Welcome to the LitCharts study guide on Sir Thomas Malory's Le Morte d’Arthur. Created by the original team behind SparkNotes, LitCharts are the world's best literature guides.
Le Morte d’Arthur: Introduction
Le Morte d’Arthur: Plot Summary
Le Morte d’Arthur: Detailed Summary & Analysis
Le Morte d’Arthur: Themes
Le Morte d’Arthur: Quotes
Le Morte d’Arthur: Characters
Le Morte d’Arthur: Symbols
Le Morte d’Arthur: Literary Devices
Le Morte d’Arthur: Theme Wheel
Brief Biography of Sir Thomas Malory
Historical Context of Le Morte d’Arthur
Other Books Related to Le Morte d’Arthur
- Full Title: Le Morte d’Arthur
- When Written: 1469-1470
- Where Written: Newgate Prison, London
- When Published: 1485
- Literary Period: Medieval English
- Genre: Arthurian romance
- Setting: England (“Logris”) and France
- Climax: Arthur’s illegitimate son, Mordred, prepares to usurp the throne while Arthur is away fighting his formerly loyal knight, Launcelot.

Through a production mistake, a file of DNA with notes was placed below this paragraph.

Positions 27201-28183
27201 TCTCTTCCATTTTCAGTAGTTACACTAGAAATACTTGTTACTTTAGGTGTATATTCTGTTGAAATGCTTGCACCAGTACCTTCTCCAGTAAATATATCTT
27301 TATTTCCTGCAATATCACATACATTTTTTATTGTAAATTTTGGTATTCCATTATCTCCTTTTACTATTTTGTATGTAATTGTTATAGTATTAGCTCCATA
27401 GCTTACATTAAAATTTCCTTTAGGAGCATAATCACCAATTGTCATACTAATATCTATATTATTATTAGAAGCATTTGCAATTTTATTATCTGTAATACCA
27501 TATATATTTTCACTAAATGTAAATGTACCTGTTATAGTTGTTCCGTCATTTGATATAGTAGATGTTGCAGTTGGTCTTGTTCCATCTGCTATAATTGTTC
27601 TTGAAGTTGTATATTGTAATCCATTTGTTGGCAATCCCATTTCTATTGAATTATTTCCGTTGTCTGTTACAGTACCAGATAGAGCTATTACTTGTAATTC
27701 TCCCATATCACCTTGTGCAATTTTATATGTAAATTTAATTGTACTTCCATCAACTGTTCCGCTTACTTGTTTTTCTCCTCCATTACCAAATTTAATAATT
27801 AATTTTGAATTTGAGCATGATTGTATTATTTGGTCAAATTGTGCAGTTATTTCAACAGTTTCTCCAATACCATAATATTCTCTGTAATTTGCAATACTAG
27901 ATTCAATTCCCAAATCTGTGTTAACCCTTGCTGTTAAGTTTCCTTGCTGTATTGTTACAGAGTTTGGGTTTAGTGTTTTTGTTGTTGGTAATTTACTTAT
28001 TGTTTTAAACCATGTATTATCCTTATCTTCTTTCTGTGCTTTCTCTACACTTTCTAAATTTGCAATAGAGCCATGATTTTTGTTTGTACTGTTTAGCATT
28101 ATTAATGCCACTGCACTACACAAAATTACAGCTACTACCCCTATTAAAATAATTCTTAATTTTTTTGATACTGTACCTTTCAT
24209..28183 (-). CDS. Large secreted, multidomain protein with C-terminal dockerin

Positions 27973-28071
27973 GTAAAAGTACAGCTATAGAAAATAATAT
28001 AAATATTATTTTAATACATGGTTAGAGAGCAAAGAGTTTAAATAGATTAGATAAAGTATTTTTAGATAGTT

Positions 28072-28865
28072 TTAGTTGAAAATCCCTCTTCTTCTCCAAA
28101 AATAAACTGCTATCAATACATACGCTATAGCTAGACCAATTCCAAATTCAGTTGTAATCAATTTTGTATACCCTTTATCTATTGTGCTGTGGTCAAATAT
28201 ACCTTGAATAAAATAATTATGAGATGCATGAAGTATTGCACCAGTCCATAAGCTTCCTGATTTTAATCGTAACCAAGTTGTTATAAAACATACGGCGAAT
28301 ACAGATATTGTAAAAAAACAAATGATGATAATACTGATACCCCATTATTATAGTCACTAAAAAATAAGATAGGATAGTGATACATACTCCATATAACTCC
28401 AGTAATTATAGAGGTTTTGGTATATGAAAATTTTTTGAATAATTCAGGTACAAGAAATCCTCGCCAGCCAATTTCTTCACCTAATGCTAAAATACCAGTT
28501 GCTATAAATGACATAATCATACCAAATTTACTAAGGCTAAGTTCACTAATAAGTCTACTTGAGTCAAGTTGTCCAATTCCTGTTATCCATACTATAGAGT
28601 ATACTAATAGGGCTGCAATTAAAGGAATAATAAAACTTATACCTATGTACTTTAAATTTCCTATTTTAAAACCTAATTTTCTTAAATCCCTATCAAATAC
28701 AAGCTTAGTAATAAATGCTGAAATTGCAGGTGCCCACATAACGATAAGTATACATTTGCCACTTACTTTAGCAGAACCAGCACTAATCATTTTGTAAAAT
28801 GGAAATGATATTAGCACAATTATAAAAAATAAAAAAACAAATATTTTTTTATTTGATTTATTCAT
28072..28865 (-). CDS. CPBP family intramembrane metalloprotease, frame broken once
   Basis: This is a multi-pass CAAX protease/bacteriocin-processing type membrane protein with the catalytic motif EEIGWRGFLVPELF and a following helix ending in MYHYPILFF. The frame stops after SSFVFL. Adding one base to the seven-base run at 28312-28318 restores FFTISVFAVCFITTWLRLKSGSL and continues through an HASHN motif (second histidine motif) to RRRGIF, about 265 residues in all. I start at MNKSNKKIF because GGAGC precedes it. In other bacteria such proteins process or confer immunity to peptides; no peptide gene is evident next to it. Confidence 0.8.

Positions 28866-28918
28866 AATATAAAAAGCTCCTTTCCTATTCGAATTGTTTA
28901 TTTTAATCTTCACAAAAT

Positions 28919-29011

- Antagonist: Arthur and his knights face various antagonists throughout the collected stories. They are often foreign kings, especially King Claudas and the King of Northgalis, but the very rules of knighthood make for constantly shifting alliances and enemies, as one battle triggers a cycle of revenge and retribution. Ultimately, it is two Knights of the Round Table that cause the kingdom’s downfall: Mordred—Arthur’s illegitimate son, and the product of sleeping with his own sister—and Launcelot, through his affair with Queen Guenever.
- Point of View: A first-person narrator, apparently the author, relates a number of events to which he has only second-hand or third-hand knowledge.
Extra Credit for Le Morte d’Arthur
Creative Editing. Although Malory adapted his work from many different sources, some of the most striking scenes—including the longest speech in the work, in which Launcelot defends Guenever’s honor—are his own.
New Findings. While most editions of Le Morte d’Arthur rely on Caxton’s edits, in 1934 a manuscript was discovered in the library of Winchester College—now known as the Winchester Manuscript—which had an entirely different structure, leading to debates about Malory’s intentions for the work.